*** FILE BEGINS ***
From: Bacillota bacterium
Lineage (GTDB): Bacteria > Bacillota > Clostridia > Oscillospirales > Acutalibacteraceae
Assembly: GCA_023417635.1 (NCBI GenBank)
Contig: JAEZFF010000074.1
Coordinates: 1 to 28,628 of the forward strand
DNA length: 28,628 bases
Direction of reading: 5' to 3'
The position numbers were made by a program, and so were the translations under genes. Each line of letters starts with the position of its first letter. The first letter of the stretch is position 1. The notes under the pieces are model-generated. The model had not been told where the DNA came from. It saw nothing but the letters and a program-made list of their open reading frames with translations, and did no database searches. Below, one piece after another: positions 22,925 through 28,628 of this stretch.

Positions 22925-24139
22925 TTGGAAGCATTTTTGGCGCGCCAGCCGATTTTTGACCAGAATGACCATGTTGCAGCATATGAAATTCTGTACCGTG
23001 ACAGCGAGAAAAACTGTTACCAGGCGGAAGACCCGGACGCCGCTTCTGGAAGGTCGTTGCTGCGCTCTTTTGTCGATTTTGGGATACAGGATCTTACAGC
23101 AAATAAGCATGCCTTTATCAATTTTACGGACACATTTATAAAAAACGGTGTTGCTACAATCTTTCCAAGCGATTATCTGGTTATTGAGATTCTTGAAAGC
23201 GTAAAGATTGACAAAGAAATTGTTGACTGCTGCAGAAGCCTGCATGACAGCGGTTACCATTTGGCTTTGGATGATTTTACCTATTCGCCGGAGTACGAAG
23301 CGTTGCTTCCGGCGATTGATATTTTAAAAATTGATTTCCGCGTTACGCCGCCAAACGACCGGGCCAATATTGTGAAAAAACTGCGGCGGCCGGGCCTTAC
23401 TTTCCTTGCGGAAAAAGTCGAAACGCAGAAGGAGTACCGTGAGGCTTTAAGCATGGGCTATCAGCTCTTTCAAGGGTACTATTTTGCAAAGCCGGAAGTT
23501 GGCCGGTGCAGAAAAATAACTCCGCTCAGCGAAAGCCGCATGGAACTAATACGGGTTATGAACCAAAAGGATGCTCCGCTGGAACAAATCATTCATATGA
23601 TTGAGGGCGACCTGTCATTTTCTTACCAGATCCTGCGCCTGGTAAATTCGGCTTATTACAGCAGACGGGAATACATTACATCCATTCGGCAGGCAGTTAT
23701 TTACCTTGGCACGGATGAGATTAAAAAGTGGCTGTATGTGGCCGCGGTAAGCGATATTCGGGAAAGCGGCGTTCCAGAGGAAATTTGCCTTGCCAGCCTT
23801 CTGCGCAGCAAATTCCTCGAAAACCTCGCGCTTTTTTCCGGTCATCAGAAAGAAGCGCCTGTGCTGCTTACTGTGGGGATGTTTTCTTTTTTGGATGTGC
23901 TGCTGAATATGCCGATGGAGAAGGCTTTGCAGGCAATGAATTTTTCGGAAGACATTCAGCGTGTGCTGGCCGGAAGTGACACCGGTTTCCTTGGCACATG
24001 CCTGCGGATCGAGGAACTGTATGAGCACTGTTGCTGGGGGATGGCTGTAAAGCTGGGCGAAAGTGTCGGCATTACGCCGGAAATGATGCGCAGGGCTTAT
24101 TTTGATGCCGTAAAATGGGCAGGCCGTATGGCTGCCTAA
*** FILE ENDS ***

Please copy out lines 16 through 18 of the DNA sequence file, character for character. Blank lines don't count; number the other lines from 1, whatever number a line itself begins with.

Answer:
23501 GGCCGGTGCAGAAAAATAACTCCGCTCAGCGAAAGCCGCATGGAACTAATACGGGTTATGAACCAAAAGGATGCTCCGCTGGAACAAATCATTCATATGA
23601 TTGAGGGCGACCTGTCATTTTCTTACCAGATCCTGCGCCTGGTAAATTCGGCTTATTACAGCAGACGGGAATACATTACATCCATTCGGCAGGCAGTTAT
23701 TTACCTTGGCACGGATGAGATTAAAAAGTGGCTGTATGTGGCCGCGGTAAGCGATATTCGGGAAAGCGGCGTTCCAGAGGAAATTTGCCTTGCCAGCCTT